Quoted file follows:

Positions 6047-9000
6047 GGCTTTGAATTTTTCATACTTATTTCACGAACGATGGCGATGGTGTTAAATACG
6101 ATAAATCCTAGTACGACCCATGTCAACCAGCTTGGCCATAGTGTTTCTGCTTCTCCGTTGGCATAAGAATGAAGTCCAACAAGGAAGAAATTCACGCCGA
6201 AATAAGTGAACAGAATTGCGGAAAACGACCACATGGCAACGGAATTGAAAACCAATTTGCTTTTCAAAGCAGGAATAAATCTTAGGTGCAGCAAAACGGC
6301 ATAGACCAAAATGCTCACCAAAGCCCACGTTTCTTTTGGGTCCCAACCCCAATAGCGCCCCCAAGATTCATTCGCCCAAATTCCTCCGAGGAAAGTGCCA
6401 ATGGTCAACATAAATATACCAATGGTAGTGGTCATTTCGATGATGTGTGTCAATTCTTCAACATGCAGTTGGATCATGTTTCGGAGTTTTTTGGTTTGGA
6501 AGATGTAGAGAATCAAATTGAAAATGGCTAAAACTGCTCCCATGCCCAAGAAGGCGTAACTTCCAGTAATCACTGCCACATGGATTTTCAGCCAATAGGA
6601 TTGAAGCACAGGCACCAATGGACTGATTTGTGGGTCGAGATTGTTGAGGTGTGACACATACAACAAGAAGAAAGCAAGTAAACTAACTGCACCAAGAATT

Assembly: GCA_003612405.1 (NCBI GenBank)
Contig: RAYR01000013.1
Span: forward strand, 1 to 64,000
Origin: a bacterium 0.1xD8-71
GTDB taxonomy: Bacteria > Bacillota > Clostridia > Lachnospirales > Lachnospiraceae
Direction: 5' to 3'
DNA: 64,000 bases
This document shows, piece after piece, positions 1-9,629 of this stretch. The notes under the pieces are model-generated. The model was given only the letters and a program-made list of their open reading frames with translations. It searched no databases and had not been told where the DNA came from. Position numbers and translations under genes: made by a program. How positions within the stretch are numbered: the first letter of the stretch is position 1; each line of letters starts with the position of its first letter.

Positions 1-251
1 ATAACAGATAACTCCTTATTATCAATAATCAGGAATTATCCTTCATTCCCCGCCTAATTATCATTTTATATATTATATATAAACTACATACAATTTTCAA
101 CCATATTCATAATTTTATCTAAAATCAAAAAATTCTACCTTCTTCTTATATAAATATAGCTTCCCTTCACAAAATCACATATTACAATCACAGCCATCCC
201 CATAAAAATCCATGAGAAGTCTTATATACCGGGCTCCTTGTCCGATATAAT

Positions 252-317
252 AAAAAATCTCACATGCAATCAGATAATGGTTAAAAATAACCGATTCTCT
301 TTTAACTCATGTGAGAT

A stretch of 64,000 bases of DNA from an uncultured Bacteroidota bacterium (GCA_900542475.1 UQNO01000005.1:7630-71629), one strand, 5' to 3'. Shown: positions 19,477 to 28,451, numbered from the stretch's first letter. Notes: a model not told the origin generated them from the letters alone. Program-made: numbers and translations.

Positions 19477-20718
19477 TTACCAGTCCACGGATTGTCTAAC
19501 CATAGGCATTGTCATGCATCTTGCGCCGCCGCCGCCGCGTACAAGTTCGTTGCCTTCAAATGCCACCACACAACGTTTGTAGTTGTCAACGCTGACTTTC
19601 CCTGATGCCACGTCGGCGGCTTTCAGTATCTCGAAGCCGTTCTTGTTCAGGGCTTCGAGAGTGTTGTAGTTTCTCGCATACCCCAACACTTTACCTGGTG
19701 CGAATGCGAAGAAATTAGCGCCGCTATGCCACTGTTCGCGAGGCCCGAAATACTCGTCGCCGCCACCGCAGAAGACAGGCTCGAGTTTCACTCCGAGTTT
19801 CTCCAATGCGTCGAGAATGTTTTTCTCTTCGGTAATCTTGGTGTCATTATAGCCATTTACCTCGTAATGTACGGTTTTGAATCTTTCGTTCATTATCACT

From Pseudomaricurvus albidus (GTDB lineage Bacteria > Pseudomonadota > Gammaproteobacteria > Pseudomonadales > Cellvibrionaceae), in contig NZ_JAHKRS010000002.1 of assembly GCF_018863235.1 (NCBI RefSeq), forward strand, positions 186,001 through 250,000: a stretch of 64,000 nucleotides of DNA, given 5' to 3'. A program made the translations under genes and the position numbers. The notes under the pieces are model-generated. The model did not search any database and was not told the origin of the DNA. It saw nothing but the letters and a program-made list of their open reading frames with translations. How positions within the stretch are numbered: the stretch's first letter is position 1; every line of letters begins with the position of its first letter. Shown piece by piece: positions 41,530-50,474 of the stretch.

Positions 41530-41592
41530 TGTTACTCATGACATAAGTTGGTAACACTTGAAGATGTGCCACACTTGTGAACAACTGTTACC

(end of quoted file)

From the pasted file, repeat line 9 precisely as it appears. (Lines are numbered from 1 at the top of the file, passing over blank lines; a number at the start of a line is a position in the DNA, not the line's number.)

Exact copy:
Assembly: GCA_003612405.1 (NCBI GenBank)